Taken as a whole, the neurosurgery community might be placed near the left-hand portion of Everett Rogers’s famous innovation adoption curve , as an unambiguous “early adopter.” Perhaps owing to the treacherousness of operating on the human brain and spine, considered unassailable domains for most of medical history, neurosurgeons have, since the mid-twentieth century, adopted new technological ideas—including intracranial pressure monitoring, stereotaxis, microscopy, radiofrequency energy, lasers, computers, endovascular therapy, neuroimaging, endoscopy, neuromodulation, surgical simulation, and molecular biology—with astonishing rapidity and varying success. In their history of medicine piece, Jayant Menon, MD, MEng, and Daniel J. Riskin, MD, MBA, consider the social and moral questions that accompany surgical innovation. By contrast, Brett E. Youngerman, MD, and Guy M. McKhann II, MD, ask how the increasingly ubiquitous standards of evidence-based medicine, with their emphasis on double-blind, randomized controlled trials can be applied to neurosurgery. In our piece, Marwan Hariz, MD, PhD, and I suggest that those advocating neuromodulation as a cognitive enhancement for normal persons may have been carried too far by exuberance about this technology.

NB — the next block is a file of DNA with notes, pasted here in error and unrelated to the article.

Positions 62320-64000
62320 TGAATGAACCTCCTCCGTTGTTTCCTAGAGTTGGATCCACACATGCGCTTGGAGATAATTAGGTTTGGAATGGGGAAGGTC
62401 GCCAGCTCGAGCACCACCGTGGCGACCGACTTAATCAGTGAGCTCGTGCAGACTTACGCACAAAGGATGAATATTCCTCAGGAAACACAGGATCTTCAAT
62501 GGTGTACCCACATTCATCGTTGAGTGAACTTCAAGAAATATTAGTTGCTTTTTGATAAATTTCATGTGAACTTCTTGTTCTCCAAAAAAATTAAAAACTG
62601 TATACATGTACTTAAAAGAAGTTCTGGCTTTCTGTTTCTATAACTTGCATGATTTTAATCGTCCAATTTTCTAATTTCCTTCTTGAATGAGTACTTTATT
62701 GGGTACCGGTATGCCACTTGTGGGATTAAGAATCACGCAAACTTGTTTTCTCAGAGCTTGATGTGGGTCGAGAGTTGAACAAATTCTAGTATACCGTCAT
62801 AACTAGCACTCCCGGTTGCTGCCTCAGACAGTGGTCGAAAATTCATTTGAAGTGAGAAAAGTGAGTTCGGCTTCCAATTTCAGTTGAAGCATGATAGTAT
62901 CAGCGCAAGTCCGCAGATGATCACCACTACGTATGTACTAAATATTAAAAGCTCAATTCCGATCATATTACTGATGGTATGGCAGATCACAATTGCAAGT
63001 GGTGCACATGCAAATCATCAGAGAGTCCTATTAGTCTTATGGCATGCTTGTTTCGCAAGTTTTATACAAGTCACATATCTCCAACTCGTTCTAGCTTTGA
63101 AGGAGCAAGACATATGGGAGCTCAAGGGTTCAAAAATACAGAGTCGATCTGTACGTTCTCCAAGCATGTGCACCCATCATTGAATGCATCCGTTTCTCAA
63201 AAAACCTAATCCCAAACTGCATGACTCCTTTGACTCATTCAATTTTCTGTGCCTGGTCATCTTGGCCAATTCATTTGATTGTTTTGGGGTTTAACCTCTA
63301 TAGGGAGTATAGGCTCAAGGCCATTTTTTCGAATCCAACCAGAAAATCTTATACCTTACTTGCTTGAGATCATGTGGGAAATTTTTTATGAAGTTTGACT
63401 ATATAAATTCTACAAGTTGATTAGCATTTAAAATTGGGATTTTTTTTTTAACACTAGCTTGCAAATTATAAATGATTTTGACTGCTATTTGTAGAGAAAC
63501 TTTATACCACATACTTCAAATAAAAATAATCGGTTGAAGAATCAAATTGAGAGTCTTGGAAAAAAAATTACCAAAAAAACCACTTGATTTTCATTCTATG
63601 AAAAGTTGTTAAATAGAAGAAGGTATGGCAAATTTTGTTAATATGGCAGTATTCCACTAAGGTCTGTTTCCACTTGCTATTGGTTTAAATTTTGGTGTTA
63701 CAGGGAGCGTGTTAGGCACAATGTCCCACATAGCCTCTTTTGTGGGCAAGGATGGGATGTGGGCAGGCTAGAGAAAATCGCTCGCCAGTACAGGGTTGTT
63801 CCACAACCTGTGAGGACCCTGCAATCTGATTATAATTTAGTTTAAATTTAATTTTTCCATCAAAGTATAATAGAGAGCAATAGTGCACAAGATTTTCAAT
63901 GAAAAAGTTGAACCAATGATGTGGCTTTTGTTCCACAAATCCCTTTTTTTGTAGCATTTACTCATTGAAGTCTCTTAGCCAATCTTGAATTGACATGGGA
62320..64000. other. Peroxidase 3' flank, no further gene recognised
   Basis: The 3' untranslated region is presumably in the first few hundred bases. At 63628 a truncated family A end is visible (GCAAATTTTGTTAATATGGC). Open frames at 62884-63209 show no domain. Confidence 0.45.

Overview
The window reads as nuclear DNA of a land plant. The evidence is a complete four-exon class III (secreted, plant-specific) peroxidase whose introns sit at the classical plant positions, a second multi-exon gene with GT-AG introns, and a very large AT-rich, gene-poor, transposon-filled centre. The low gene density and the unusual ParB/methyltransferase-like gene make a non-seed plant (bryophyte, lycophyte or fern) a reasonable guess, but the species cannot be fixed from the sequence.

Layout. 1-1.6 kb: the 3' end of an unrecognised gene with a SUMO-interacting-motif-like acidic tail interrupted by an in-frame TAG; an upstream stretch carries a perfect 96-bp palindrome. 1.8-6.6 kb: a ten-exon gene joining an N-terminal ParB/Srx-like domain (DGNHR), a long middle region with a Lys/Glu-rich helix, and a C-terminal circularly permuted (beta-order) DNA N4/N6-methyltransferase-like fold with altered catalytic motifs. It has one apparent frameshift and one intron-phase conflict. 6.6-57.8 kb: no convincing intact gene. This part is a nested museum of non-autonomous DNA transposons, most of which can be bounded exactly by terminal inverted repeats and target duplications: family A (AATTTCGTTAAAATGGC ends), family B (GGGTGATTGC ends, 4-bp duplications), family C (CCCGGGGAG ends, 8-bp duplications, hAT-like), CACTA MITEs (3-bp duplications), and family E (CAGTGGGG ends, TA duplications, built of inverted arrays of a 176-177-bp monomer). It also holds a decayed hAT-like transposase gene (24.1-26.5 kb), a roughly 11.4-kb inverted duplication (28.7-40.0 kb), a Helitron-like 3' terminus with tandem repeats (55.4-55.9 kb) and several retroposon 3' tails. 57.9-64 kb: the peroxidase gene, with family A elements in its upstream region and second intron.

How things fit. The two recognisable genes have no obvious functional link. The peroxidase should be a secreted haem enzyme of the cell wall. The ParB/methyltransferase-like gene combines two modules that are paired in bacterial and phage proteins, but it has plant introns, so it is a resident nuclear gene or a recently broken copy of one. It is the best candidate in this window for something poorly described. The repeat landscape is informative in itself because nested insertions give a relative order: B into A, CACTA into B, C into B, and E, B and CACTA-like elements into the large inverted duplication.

Ethical considerations also arise in the training of neurosurgeons. In response to our third case, which was inspired by the ongoing debate surrounding the justification of resident duty-hour exceptions in neurosurgery, Nathan R. Selden, MD, PhD, and Michael M. Haglund, MD, PhD, offer solutions neurosurgery residency programs can pursue to balance patient care and educational training for residents. In this issue’s medical education article, Brian D. Rothstein, MD, MS, and Warren R. Selman, MD, build on their experience with neurosurgical simulation technology to consider the unresolved questions that may accompany its widespread use in training. In a piece that is especially relevant to trainees and young surgeons, neuro-ethicist John Banja, PhD, argues for the disclosure of the surgeon’s experience level as a risk factor in informed consent for neurosurgery.